USA Today reports that Al Gore not only denied flip-flopping on Elian Gonzalez but also showed signs of having a pulse. The vice president "pounded the table with his index finger, his face reddening," when asked whether he had kowtowed to Cuban-Americans on Elian. "I don't care what the polls show," he said. Gore then told USA Today's Susan Page that Florida's courts should have jurisdication over Elian's custody -- this just hours after saying on NBC's "Today" that his father Juan Gonzalez's word "on free soil" would be enough to send the boy back to Cuba.
In the afternoon interview, Gore challenged the notion that Juan Gonzalez can speak about his son's fate without being pressed into puppet duty for Fidel Castro. "We don't know what the father's true feeling is at all." Clearly, Gonzalez lacks Gore's gift for clarity.
On the other side of the Elian aisle, Rep. Steve Largent is crystal clear in his Op-Ed for the New York Times. The Oklahoma Republican demands that conservatives put the "family" in "family values" and put Elian on the next plane to Havana and his dad. The statement places the Christian right rising star at odds with most major players in the GOP, including George W. Bush.
What women want
The vice president hopes that women want cash, according to the Washington Post. Gore's plan for shoring up Social Security includes a tax break for women who leave jobs to raise kids, a cure for what Gore calls the "motherhood penalty."
New York Times columnist Maureen Dowd knows one working mom in Gore's camp: real-life pollution-buster Erin Brockovich. Though Dowd suggests the success of the pro-environment, pro-lawsuit film bodes well for Gore's candidacy, Brockovich, a tepid Gore supporter, doubts that the movie "might have any kind of impact that goes beyond wardrobe."
Touch me in the morning
In the race for the vice presidential nod, Bush is getting quite cozy with Pennsylvania Gov. Tom Ridge, according to the New York Times. The governor slept at Ridge's home during his campaign swing through that state. Bush had bunked in hotels during visits to the states of Wisconsin Gov. Tommy Thompson and New Jersey Gov. Christine Todd Whitman. To an old-fashioned guy like Bush, the sleepover may mean a commitment.
Where's the vote?
While Elian Gonzalez and Microsoft hogged the headlines, the Associated Press reminds us that people are still voting in presidential primaries. In the Pennsylvania and Wisconsin "contests," Bush and Gore won. Surprise, surprise. In the Senate contest in Pennsylvania, the Washington Post reports, Democrat Rep. Ron Klink beat out a crowded field to face one-term Republican Sen. Rick Santorum.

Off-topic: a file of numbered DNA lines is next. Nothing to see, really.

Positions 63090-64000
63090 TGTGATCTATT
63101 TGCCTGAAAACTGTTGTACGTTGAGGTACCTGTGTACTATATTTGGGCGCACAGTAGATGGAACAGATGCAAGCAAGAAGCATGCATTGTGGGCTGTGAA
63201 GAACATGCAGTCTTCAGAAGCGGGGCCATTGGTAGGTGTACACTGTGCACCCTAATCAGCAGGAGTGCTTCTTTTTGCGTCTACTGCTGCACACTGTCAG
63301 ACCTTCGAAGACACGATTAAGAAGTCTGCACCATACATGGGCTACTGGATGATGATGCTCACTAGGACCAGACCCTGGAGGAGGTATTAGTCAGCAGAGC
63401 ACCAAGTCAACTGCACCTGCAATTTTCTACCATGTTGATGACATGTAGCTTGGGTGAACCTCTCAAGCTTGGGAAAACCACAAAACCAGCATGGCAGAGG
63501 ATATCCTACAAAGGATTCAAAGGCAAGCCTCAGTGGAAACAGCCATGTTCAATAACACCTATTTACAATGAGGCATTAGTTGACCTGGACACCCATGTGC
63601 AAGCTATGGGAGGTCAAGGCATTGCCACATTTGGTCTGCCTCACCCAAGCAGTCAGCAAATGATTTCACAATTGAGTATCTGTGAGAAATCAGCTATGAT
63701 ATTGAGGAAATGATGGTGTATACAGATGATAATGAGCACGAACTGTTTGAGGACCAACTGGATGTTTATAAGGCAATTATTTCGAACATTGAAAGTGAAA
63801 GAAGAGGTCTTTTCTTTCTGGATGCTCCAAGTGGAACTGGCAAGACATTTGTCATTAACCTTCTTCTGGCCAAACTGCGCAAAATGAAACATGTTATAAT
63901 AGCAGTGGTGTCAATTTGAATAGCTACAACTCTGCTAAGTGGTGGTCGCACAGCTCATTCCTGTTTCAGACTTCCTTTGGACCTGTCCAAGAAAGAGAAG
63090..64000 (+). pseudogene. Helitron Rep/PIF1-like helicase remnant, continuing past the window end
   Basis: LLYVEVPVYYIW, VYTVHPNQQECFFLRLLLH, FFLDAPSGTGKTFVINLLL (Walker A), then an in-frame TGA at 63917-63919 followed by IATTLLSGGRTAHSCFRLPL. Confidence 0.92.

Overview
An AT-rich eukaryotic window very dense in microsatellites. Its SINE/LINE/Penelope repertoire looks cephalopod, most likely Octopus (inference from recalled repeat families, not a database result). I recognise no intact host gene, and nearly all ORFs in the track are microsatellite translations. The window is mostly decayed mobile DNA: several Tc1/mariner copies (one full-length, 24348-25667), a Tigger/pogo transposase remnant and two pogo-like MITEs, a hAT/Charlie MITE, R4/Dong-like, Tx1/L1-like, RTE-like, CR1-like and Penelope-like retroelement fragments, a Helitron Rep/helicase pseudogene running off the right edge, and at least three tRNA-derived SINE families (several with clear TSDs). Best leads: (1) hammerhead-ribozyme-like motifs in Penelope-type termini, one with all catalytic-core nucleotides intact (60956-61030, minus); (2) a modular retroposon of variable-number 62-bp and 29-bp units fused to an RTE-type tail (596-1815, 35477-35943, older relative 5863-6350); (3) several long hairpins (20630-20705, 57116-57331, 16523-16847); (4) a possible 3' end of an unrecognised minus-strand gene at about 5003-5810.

Back on the bus
Rudy Giuliani took his campaign show on the road with new best buddy John McCain, rambling across Long Island to try to pick up the independent voters McCain wowed during his presidential run. Though McCain now seems eager to play Han Solo to Giuliani's Luke Skywalker, the New York mayor could hardly contain his admiration ... for the bus. "This is a great bus," Giuliani gushed. "I've never been on a bus this nice before. This is terrific. The campaign bus that we used in the past was like a truck. This is really great. It's terrific."
The Washington Post reports that the political parties have found a new reason to open taxpayer wallets. Both Republicans and Democrats are having trouble picking up the hefty checks for their upcoming conventions and want locals to do some of the heavy lifting. Democrats are urging Los Angeles to help close the $8 million gap in their convention budget, while Republicans want Philadelphia to ante up $2 million, which would be on top of the $5 million the city has already promised to the GOP.
NRA opens fire
If Republicans need cash this election year, they know where to go. The Los Angeles Times reports that the National Rifle Association, seeking to blunt Columbine-related gun control momentum, has opened its coffers wide. For the first time, the gun group has made it into the ranks of top Republican soft-money donors, giving $550,000 to GOP committees. That buys a lot of bullets.
(All EST and all guests tentative)
7 a.m. -- Morning newspapers.
7:30 a.m. -- Thomas Shatz, Citizens Against Government Waste.
8:15 a.m. -- Sen. Gordon Smith, R-Ore., on the budget.
9 a.m. -- Open phones.
9:15 a.m. -- William Galston, University of Maryland School of Public Affairs.
Governor Tom Ridge, (R-PA) and Sen. Rick Santorum, (R-PA).
Arianna Huffington, Syndicated Columnist and
Julianne Malveaux, Syndicated Columnist.
Rep. Ileana Ros-Lehtinen, (R-FL) and
Rep, Dan Burton, (R-IN).
Vice presidential preferences (previous):
Preferences for Republican vice presidential candidate among all voters (Fox News/Opinion Dynamics poll March 22-23):
Preferences for Democratic vice presidential candidate among all voters (Fox News/Opinion Dynamics poll March 22-23):
New York Senate:
"How authentic is it? I mean, this is where I really
spent my life. It is very, very close. It gives you the picture, of a group of people that aren't very different
than everybody else but for the pathological way in which they conduct their business. And
therefore, they can be totally horrible and totally evil, or they can be these enormously
complex people who love their children, love their friends, but then every once in a while go
out and kill one of them."
Former prosecutor Rudy Giuliani talking about his favorite television show, the "Sopranos". (New York Times)
On the trail
Bush: Austin, Texas.
Gore: Washington, Maryland and North Carolina.
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